This is already underway with new agreements in place on AI4 and quantum technologies,5 underpinned by ongoing cooperation between our national research funding agencies and the flourishing collaborative research relationships that have long contributed to the United States and UK’s research excellence. These Declarations of Intent recognize the importance of bilateral collaboration in early-stage research and development, and of promoting trust and understanding between nations to enable the safe adoption of AI and quantum technologies and fully realize their potential.

It also means combining our influence to pursue what the UK terms “regulatory diplomacy”:6 bringing together and brokering conversations between governments, standards bodies, academia, innovators, and industry to shape rules, norms, and standards. This is especially important in rapidly evolving areas such as space, cyberspace, emerging technologies, and data. The UK has long been a global services, digital, and data hub, with a strong track record of leading regulatory and standards innovation. This year marked the 75th anniversary of the historic UN meeting in London which led to the foundation of the International Organization for Standardization (ISO), which has had a huge positive impact on the world in its support for economic growth and responsible technological innovation. Having expert-led, consensus-based international standards will be ever more critical in tackling the massive challenges of climate change, sustainable development, and the digitalization of the global economy, while protecting rights and freedoms. We were pleased to see ISO members agree to the London Declaration7 during the virtual meeting convened by the British Standards Institute in September, a declaration promising to embed climate considerations into every standard that is created.

I have just returned from the first Future Tech Forum in London, hosted by the Prime Minister, where like-minded democratic partners convened to discuss the role of technology in supporting and protecting open societies and tackling global challenges. Hearing the challenges and discussing issues with colleagues from Australia, across the EU, Nigeria, Senegal, Japan, and the Republic of Korea, to name but a few, as well as representatives from big tech, industry, and civil society, was a reminder that we face many of the same challenges and we must face them together. The Forum launched a shared effort to mitigate regulatory fragmentation and facilitate coherency of emerging tech ecosystems—a process that will continue for years to come.

I will be continuing these frank, future-facing exchanges with partners from across the U.S. tech ecosystem. Let’s build a positive dialogue leading to collaborative action and ensure that the next generation of technologies deliver in the public interest and support open democratic societies in which we all share the benefits.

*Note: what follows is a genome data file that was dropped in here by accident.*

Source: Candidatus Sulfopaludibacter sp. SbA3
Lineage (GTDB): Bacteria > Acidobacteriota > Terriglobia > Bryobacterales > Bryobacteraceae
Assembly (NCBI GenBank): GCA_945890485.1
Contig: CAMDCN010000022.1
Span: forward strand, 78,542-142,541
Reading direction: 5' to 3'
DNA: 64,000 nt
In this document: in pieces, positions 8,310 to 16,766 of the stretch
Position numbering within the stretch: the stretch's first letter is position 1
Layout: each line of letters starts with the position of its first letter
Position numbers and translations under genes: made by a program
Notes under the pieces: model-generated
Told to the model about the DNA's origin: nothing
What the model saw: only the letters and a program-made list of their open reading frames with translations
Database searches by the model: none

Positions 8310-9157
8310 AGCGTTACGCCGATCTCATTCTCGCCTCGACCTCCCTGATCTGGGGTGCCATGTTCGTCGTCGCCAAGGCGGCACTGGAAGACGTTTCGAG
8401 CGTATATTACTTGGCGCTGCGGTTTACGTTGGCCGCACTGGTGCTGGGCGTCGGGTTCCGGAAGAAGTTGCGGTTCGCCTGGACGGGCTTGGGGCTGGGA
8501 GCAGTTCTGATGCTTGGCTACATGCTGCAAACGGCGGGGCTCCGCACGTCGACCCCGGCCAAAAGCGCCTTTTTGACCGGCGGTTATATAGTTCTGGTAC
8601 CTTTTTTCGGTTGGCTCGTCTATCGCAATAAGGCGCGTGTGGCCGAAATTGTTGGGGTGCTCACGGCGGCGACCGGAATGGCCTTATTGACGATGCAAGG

Endnotes

  1. The New Atlantic Charter, June 10, 2021, www.whitehouse.gov/briefing-room/statements-releases/2021/06/10/the-new-atlantic-charter.
  2. Cabinet Office, “Global Britain in a Competitive Age: the Integrated Review of Security, Defence, Development and Foreign Policy,” March 16, 2021, www.gov.uk/government/publications/global-britain-in-a-competitive-age-the-integrated-review-of-security-defence-development-and-foreign-policy.
  3. The New Atlantic Charter.
  4. Department for Digital, Culture, Media & Sport, Department for Business, Energy & Industrial Strategy, and Office for Artificial Intelligence, “Declaration of the United States of America and the United Kingdom of Great Britain and Northern Ireland on Cooperation in AI Research and Development: A Shared Vision for Driving Technological Breakthroughs in Artificial Intelligence,” September 25, 2020, http://www.gov.uk/government/publications/declaration-of-the-united-states-of-america-and-the-united-kingdom-of-great-britain-and-northern-ireland-on-cooperation-in-ai-research-and-development.
  5. Department for Business, Energy & Industrial Strategy, “UK-US joint statement on cooperation in quantum information sciences and technologies,” November 4, 2021, https://www.gov.uk/government/publications/uk-us-joint-statement-on-coop....
  6. Department for Business, Energy & Industrial Strategy, “International regulatory cooperation for a global Britain: government response to the OECD review of international regulatory cooperation of the UK,” September 2, 2020, www.gov.uk/government/publications/international-regulatory-cooperation-for-a-global-britain-government-response-to-an-oecd-review/international-regulatory-cooperation-for-a-global-britain-government-response-to-the-oecd-review-of-international-regulatory-cooperation-of-the-uk-h.
  7. “London Declaration: ISO Commits to Climate Agenda,” September 24, 2021, www.iso.org/news/ref2726.html.